Making Your Assets Last Longer
I think we all worry about whether we will have enough to do the things we want to do as we approach retirement age. The “enough” can be money, time, or energy but I’m going to focus on money in this segment. These concerns have been heightened in the last few months as we see rising inflation along with a market that has been volatile. To top it all off, experts suggest that more of us will live longer than we might have expected when we were younger. I can understand why many are worried about outliving their resources. So, what can we do? Here are five ways to better prepare yourself as you get older.
- Know what you need
- Align investments with need
- Build in cushion for the unexpected
- Plan and forecast
- Explore insurance to protect against potential long term care needs
Know what you need
Understanding how you spend now is the start of the journey to forecasting what you will need later. Start with current spending and adjust for the current spending that you won’t have later and add for things you want to spend more on later. For example, if you still have children at home, there are likely entire categories of expenses that will disappear once they are on their own. For an additional spending allocation, there might be travel that you want to do once you have more free time. You should be realistic about how you might spend as well. For example, when we plan with clients about future travel, we try to estimate the spend based on their likely periods of high energy, lower energy and low energy. Your spending assumption may be different for each category. I also suggest spending time to think about that which really bring you joy and focus your spending in those areas. If luxury cars are a “nice to have” but don’t really brings you joy, budget for a lower spend on automobiles which may give you more resources for the important areas. Make sure to plan to spend the appropriate time thinking about your future spending. I have joked that people will often spend more time researching a new washing machine than they do in planning out their lives.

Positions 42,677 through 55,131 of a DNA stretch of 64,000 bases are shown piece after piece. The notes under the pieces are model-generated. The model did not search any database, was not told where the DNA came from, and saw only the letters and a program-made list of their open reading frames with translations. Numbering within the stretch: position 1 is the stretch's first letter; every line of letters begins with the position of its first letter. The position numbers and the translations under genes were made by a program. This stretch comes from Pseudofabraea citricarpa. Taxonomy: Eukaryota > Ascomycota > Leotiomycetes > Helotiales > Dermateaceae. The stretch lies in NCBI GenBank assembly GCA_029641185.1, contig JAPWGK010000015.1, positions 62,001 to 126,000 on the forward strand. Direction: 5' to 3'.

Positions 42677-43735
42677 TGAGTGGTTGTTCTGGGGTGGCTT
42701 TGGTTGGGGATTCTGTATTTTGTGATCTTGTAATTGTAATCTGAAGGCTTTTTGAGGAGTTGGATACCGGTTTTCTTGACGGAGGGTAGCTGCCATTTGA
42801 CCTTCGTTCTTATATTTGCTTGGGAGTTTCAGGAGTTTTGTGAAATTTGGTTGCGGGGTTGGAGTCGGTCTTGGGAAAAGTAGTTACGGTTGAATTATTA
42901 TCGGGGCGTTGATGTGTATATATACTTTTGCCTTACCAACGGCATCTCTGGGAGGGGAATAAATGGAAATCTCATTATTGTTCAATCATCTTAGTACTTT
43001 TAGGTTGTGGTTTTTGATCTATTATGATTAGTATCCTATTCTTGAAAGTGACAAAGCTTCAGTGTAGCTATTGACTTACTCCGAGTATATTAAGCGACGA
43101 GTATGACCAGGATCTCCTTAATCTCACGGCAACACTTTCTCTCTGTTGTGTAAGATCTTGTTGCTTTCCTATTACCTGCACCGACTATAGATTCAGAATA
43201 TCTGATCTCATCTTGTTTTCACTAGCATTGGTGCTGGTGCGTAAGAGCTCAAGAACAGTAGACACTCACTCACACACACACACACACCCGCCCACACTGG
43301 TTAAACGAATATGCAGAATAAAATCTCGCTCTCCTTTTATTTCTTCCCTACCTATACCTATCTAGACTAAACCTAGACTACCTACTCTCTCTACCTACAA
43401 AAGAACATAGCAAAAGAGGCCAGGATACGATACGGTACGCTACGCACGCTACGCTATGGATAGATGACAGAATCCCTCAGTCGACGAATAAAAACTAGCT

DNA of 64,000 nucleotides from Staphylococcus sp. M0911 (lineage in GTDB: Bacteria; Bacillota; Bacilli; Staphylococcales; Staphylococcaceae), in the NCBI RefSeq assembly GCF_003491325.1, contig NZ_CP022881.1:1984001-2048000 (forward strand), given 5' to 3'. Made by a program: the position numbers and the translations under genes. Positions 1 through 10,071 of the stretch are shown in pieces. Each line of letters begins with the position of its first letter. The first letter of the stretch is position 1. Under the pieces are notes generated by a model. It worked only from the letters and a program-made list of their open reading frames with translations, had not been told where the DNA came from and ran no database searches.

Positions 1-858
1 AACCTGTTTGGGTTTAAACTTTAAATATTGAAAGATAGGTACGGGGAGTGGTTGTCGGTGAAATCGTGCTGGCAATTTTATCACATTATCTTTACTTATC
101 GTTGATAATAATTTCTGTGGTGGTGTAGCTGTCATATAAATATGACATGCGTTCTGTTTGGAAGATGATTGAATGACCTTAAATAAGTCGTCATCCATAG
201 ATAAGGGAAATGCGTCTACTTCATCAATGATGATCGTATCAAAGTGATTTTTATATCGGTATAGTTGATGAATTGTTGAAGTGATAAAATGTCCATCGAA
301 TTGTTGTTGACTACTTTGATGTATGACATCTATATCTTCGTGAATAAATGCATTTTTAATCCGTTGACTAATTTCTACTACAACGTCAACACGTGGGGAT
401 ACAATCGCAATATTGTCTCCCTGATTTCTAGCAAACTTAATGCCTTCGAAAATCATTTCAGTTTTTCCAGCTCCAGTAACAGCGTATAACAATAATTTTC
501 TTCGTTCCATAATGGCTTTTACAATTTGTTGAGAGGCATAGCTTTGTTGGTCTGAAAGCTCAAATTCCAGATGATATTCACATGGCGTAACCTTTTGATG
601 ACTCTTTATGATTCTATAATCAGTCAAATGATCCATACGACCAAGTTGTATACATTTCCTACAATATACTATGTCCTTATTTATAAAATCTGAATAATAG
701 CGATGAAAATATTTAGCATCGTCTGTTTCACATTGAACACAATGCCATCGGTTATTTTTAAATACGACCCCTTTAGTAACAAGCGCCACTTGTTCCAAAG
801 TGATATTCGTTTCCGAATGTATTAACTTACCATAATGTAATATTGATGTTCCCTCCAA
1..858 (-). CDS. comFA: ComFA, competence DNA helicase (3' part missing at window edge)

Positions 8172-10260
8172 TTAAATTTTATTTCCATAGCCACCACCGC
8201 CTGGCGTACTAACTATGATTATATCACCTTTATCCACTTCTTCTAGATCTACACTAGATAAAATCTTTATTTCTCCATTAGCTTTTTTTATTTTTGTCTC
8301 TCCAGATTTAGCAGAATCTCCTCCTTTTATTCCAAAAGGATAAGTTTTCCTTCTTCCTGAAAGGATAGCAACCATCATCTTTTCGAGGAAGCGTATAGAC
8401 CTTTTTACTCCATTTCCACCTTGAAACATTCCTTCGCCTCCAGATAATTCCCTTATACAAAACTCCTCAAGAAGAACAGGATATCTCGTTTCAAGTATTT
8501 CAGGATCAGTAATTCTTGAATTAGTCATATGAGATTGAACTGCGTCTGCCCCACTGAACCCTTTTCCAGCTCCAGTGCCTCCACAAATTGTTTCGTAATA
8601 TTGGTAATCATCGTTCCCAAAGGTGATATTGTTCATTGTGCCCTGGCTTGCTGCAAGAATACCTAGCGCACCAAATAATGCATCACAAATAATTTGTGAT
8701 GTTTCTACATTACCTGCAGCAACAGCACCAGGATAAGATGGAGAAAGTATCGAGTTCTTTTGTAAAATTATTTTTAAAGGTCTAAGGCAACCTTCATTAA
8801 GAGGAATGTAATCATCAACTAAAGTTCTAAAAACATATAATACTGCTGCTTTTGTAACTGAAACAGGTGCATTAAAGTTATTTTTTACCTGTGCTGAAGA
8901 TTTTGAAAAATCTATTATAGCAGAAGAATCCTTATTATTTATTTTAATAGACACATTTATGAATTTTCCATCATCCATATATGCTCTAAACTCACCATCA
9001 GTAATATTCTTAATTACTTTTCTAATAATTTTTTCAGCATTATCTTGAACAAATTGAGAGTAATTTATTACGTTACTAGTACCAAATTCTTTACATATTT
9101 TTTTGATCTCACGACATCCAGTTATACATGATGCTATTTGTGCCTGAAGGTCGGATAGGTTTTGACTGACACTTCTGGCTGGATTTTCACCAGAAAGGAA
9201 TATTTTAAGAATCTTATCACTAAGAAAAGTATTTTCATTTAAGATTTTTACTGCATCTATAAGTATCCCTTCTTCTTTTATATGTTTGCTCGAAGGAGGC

Align your investment strategy with your needs
Risk and return expectations should align with what you need and not just an attempt to accumulate the most money. Keep in mind, if return expectations are higher, usually the risk is too. Misunderstanding the risk, you are taking can quickly derail a plan. I’ll also add that if your investment horizon is long-term, you should not overreact to current market developments. In the short-term, financial markets are quite unpredictable and their volatility is high. However, when looked at through the lens of a long-term investor, the US stock market has a strong upward bias. The tendency for the US stock market to increase has led to a return that averages 4-7% above inflation on an annual basis. Not taking advantage of such a strong long-term trend is not advisable.
Build cushion in spending and cash